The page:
Background: Diabetes is an increasing problem in Myanmar with more than three million people affected. There are no data on awareness of diabetic retinopathy among the general practitioners (GPs) or diabetic population of Myanmar. This study aims to evaluate the awareness of diabetes-related eye disease among GPs and diabetic patients in Yangon, Myanmar.
Design: A cross-sectional survey.
Methods: From the Myanmar Medical Association Registry of 978 practicing GPs in Yangon, 200 were randomly selected and a structured questionnaire was sent to each. Each GP was asked to give a separate questionnaire to the first five diabetic patients who attended their practice.
Results: One hundred GPs and 480 patients returned the questionnaires. Although 99% of GPs were aware that diabetes could result in loss of vision, 49% never examined the fundi of their diabetic patients. Of the diabetic patients, 86% were aware that diabetes could damage their eyesight. Although 92% realized they should visit an ophthalmologist regularly, only 57% had seen an ophthalmologist. Patients who never attended school were less likely to visit an ophthalmologist than those with tertiary education (odds ratio 0.24; 95% confidence interval 0.09, 0.66). Patients with diabetes for less than 2 years were less likely to visit an ophthalmologist than those with diabetes for more than 10 years (odds ratio 0.21; 95% confidence interval 0.9, 0.44). There was no association between age, gender or work status and the likelihood of having seen an ophthalmologist.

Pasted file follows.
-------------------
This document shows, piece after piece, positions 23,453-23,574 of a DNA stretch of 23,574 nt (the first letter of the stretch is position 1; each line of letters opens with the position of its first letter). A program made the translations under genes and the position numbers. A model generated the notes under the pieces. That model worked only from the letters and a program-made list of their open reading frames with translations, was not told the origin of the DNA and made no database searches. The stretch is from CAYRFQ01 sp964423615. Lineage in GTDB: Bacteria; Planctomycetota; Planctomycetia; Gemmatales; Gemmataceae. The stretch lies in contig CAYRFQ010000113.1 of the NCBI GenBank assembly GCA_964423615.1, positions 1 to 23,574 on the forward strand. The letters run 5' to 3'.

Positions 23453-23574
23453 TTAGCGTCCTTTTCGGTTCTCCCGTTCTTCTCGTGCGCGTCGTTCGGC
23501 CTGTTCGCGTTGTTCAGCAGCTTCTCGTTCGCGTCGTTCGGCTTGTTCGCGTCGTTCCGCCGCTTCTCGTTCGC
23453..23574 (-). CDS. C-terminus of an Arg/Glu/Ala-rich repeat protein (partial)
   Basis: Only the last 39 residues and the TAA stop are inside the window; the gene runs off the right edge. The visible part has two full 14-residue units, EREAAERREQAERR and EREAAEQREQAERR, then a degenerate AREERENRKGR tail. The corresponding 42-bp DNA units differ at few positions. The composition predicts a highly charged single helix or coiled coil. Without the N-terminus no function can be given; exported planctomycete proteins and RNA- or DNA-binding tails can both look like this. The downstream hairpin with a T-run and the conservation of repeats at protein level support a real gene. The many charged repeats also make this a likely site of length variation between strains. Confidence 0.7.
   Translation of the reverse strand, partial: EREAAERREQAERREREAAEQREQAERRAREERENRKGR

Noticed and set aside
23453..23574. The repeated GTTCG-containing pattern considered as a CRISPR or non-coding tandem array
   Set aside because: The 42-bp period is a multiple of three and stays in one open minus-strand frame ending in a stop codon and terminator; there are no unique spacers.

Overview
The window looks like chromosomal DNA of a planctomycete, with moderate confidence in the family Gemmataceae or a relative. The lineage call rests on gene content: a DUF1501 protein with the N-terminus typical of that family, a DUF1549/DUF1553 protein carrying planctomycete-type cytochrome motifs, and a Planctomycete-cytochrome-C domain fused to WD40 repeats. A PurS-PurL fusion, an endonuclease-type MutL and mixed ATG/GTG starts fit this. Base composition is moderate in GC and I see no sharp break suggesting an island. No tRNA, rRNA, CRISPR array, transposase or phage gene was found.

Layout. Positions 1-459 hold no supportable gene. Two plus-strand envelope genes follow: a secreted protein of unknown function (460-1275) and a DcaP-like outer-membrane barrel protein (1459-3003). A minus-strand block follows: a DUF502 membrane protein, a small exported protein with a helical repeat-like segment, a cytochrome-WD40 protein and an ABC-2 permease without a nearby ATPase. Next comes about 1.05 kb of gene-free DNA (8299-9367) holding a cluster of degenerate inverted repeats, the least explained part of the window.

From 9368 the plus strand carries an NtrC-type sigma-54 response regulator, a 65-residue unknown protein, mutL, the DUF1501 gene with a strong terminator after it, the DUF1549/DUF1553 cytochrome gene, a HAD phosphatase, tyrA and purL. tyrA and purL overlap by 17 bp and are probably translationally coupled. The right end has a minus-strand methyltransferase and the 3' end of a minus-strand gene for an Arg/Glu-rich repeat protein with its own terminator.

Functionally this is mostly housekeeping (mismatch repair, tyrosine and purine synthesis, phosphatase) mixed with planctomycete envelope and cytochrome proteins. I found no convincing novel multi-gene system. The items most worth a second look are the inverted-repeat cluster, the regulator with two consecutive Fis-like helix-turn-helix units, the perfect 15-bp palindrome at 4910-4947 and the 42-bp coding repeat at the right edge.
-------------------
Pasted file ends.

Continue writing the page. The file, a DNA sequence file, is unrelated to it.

Conclusion: Although both GPs and diabetic patients are aware of the need for regular fundal screening, just over half the patients had been screened. There exists a need for programmes in Myanmar to induce a behavioural change in diabetic patients with regards to screening examinations.